It’s December!

In anticipation of an end-of-year post, December brings its own news with the sale of the Spanish translation rights of Seven Graves One Winter, that’s in addition to the translations sold to publishers in Portugal and the Czech Republic. It’s all happening very quickly, or it seems to be. There are the usual periods of “hurry up and wait”, but there’s plenty to be written in the intervals.

Talking of writing, 2018 has been a huge year with lots of releases, including We Shall Be Monsters and The Calendar Man at the end of November, ready for the Christmas period. Yep, I mentioned Christmas again as I’m looking forward to a break during the holidays. But it’s not over yet, the first release of 2019 will be The Twelfth Night scheduled for release on January 6th, the same day as the Greenlandic tradition of Mitaartut when people dress up in masks and padded tops to scare away evil spirits – or do they? Find out more in The Twelfth Night, book 2 of the Dark Advent series picking up where The Calendar Man left off.

As for 2019 projects, I don’t want to give too much away, but here’s a teaser image for the cover of Narkotika scheduled for an early release. Narkotika introduces undercover Greenland cop Eko Simigaq in a darker, grittier (yes, that’s possible) Greenland Crime series set in modern Greenland.

That’s it for now. More later in December.

Oh, and if you’re enjoying the iceberg images on the covers as much as I am, do check out the work of Annie Spratt.

More Dark Stuff for the Holidays!

The Twelfth Night, the absolute scariest night in Greenland every damn year! I just had to write a story about it. 😉

It’s available now on pre-order and is scheduled for release on, you guessed it, January 6th.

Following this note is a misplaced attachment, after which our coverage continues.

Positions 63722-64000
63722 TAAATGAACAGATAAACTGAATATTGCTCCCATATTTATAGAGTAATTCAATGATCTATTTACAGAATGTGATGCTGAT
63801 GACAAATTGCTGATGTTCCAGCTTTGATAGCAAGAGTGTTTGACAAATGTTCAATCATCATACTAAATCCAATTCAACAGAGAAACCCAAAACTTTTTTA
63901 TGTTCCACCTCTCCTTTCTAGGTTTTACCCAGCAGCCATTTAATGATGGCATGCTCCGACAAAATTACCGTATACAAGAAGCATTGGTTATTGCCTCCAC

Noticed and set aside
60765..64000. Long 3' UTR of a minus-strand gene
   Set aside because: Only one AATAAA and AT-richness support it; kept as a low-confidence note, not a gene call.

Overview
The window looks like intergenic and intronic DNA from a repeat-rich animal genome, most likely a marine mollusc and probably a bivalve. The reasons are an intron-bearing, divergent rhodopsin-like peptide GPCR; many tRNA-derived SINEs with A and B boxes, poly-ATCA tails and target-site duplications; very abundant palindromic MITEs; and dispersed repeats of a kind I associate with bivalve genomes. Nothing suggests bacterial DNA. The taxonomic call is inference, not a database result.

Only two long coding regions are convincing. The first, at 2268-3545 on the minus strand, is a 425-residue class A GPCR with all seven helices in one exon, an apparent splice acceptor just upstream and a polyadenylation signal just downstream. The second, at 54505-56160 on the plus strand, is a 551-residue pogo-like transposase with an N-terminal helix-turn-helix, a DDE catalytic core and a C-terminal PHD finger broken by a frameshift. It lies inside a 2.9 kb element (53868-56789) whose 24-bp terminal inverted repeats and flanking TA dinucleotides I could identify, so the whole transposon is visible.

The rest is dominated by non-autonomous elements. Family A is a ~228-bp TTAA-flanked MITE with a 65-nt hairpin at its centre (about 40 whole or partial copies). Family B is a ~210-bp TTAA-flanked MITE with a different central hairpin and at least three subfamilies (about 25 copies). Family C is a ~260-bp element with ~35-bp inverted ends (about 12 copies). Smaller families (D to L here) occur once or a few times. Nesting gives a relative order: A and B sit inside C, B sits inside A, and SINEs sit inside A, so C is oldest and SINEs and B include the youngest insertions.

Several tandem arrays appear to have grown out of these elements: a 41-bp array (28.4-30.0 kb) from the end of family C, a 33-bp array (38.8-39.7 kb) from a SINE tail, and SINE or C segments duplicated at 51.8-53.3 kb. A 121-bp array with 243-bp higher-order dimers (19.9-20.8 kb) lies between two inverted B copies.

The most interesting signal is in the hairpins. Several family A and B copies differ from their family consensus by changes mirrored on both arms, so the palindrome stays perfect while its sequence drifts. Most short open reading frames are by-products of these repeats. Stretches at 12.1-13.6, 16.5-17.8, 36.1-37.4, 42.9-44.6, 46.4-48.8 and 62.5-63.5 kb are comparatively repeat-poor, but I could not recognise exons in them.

Available on Amazon at just 0.99 of everything, really, until it goes live.

USA, UK, Canada and Australia

Here’s the blurb followed by the “big cover”.

When cyberactivists incite young Greenlanders in Nuuk to riot, Police Commissioner Petra Jensen must shut them down before the Twelfth Night becomes the city’s last.

In the wake of a turbulent Christmas period, Petra Piitalaat Jensen has barely resolved one serious crime before another more urgent disturbance demands her attention.

Commanding a police force suffering from fatigue and stress, Petra must rally the department and lead them on the hunt for a group of cyberactivists inciting the young people of Greenland to rise up and take charge of their future.

In a series of escalating events, Petra is drawn into Greenland’s dark underworld during the darkest month of the year, where traditional methods of policing require new thinking to overcome the first threat to Greenland’s new-found independence.

Set in Greenland’s future, “The Twelfth Night” twists Greenlandic politics, traditions and myths into a dark tale set in the darkest month of the year, in a frighteningly imaginable future.

“The Twelfth Night” is set many years after the events in the Greenland Crime series, but features several of the characters introduced in those books.